We’re Speeding Toward Climate Hell, UN Warns

A fire tornado appears above a burning house.

Next stop: climate hell.
Photo: Josh Edelson/AFP (Getty Images)

The world may surpass the key 1.5-degree-Celsius (2.7-degree-Fahrenheit) global warming threshold within the next five years, a major new outlook on climate trends shows. It’s the latest sign that we’re speeding toward the grim future that climate scientists have warned about for years unless we change course.

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The report released by the World Meteorological Organization and the UK Met Office on Thursday says the chance of reaching 1.5 degrees Celsius of heating by 2025 has “roughly doubled” compared to last year’s predictions and now sits at 40%. There’s also a 90% likelihood of at least one year between now and 2025 being the hottest on record.

The 1.5 degrees Celsius threshold is enshrined as the more ambitious goal set by the Paris Agreement. Leading climate researchers have shown that surpassing that target will usher in climate catastrophe, triggering mass species dieoffs, rendering most low-lying islands all but uninhabitable, and worsening extreme weather. Crossing the 1.5-degree-Celsius threshold for a single year would not mean immediately lead to all these consequences.

Global temperatures differ from year to year because of noise in the climate system. For example, natural climate phenomena like El Niño can bump up the annual average temperature. But passing a critical threshold even for a year is still a warning to be heeded.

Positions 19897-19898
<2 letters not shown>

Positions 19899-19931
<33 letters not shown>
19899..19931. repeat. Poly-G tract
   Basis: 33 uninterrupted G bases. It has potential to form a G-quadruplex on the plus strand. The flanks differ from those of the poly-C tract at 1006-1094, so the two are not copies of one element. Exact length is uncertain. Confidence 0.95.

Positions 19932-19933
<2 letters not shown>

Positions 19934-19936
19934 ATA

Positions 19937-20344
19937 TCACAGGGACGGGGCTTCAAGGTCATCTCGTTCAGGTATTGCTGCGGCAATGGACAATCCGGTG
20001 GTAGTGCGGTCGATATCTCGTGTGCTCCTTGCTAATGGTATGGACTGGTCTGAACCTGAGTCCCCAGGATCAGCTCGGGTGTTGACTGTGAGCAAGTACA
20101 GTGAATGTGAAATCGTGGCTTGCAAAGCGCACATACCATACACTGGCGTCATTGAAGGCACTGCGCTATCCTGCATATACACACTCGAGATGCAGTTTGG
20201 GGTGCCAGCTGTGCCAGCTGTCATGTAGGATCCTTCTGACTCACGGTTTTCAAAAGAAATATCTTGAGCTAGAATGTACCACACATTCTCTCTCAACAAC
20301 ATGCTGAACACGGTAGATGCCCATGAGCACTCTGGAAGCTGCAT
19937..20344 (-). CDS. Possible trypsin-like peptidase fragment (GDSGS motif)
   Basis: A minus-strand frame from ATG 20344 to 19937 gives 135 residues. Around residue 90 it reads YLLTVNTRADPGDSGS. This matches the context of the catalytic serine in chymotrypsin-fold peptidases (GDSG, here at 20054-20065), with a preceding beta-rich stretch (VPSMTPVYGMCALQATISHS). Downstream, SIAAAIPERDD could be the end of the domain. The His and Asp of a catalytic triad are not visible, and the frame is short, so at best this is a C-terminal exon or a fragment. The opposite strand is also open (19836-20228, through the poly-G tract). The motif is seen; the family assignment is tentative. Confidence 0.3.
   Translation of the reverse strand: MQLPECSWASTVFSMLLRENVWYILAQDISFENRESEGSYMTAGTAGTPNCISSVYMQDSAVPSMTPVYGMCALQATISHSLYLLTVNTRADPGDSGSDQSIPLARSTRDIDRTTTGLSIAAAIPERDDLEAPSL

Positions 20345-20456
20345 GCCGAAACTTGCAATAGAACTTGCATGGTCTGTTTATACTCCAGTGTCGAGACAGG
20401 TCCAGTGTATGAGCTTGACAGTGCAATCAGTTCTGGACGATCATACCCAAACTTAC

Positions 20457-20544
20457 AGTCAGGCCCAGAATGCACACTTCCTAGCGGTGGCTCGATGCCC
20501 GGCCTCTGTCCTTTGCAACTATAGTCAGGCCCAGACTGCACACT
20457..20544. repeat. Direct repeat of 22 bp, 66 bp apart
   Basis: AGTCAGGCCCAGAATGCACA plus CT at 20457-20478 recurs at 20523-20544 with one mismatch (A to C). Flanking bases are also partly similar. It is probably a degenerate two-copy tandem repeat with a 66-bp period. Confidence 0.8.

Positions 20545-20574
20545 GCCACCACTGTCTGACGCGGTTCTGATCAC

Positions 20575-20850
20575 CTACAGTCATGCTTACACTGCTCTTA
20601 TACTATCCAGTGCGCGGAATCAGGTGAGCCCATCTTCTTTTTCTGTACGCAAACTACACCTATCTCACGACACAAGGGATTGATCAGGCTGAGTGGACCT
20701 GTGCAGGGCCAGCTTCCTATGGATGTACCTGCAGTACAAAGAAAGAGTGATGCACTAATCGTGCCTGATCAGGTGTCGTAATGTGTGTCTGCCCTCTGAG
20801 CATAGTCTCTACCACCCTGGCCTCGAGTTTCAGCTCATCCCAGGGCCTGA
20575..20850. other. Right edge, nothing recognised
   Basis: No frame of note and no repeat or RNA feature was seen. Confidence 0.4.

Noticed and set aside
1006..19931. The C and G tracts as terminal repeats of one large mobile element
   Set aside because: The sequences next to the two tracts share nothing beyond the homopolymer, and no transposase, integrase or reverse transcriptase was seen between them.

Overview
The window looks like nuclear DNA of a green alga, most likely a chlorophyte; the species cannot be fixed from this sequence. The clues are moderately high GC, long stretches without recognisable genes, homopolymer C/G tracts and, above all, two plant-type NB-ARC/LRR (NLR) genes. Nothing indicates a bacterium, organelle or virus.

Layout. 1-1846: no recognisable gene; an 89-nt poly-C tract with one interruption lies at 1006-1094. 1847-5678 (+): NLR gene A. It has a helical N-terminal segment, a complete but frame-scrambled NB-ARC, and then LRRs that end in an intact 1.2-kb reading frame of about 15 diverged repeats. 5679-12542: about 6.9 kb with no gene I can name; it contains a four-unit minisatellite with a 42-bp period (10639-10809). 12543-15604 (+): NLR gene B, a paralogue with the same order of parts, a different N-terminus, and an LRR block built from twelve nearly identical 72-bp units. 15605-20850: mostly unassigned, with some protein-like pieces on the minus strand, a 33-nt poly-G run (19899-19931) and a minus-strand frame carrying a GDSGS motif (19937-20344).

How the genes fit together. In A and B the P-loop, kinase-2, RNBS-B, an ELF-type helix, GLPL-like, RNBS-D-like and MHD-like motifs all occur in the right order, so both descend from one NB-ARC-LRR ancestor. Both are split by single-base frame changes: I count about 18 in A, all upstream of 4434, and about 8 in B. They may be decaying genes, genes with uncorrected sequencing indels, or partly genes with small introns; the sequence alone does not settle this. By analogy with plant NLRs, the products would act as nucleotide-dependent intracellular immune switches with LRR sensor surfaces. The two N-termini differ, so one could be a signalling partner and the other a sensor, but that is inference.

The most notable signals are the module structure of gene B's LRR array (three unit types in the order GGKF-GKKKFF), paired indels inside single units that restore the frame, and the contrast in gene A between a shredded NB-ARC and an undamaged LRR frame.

“These are more than just statistics,” WMO Secretary General Petteri Taalas said in a statement.

We could still meet the target of limiting average temperature rise. But the report, boringly known as the Global Annual to Decadal Climate Update, is a scary sign that overall, warming is accelerating, so the odds that we’ll do so are shrinking—and a wake up call that we need to act quick.

“In a world that has warmed by 1.5 degrees Celsius we expect half of the years to be warmer than 1.5 degrees Celsius, and the other half cooler,” Joeri Rogelj, director of research at the Grantham Institute at Imperial College London, said in a statement, while noting even a single year above the threshold is still “very bad news.”

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The dire report comes as climate activists celebrate some rare wins. In a groundbreaking ruling, a Dutch court ordered energy giant Shell to cut its carbon pollution 45% by 2030. And at their annual shareholder meetings, disgruntled investors at Exxon and Chevron rebuked both companies over their failure to implement serious climate plans. Both are positive developments, but the new report reminds us that they’re also not enough.

As UN climate scientists concluded in a groundbreaking 2018 report on the 1.5-degree-Celsius target, “unprecedented changes across all aspects of society” will be needed to secure a livable planet. That means cutting greenhouse gas pollution at an unprecedented rate, halting fossil fuel expansion (as the International Energy Agency called for earlier this month), and winding down emitting projects while phasing polluting industries out of existence.

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“It tells us once again that climate action to date is wholly insufficient and emissions need to be reduced urgently to zero to halt global warming,” Rogelj said of the report.

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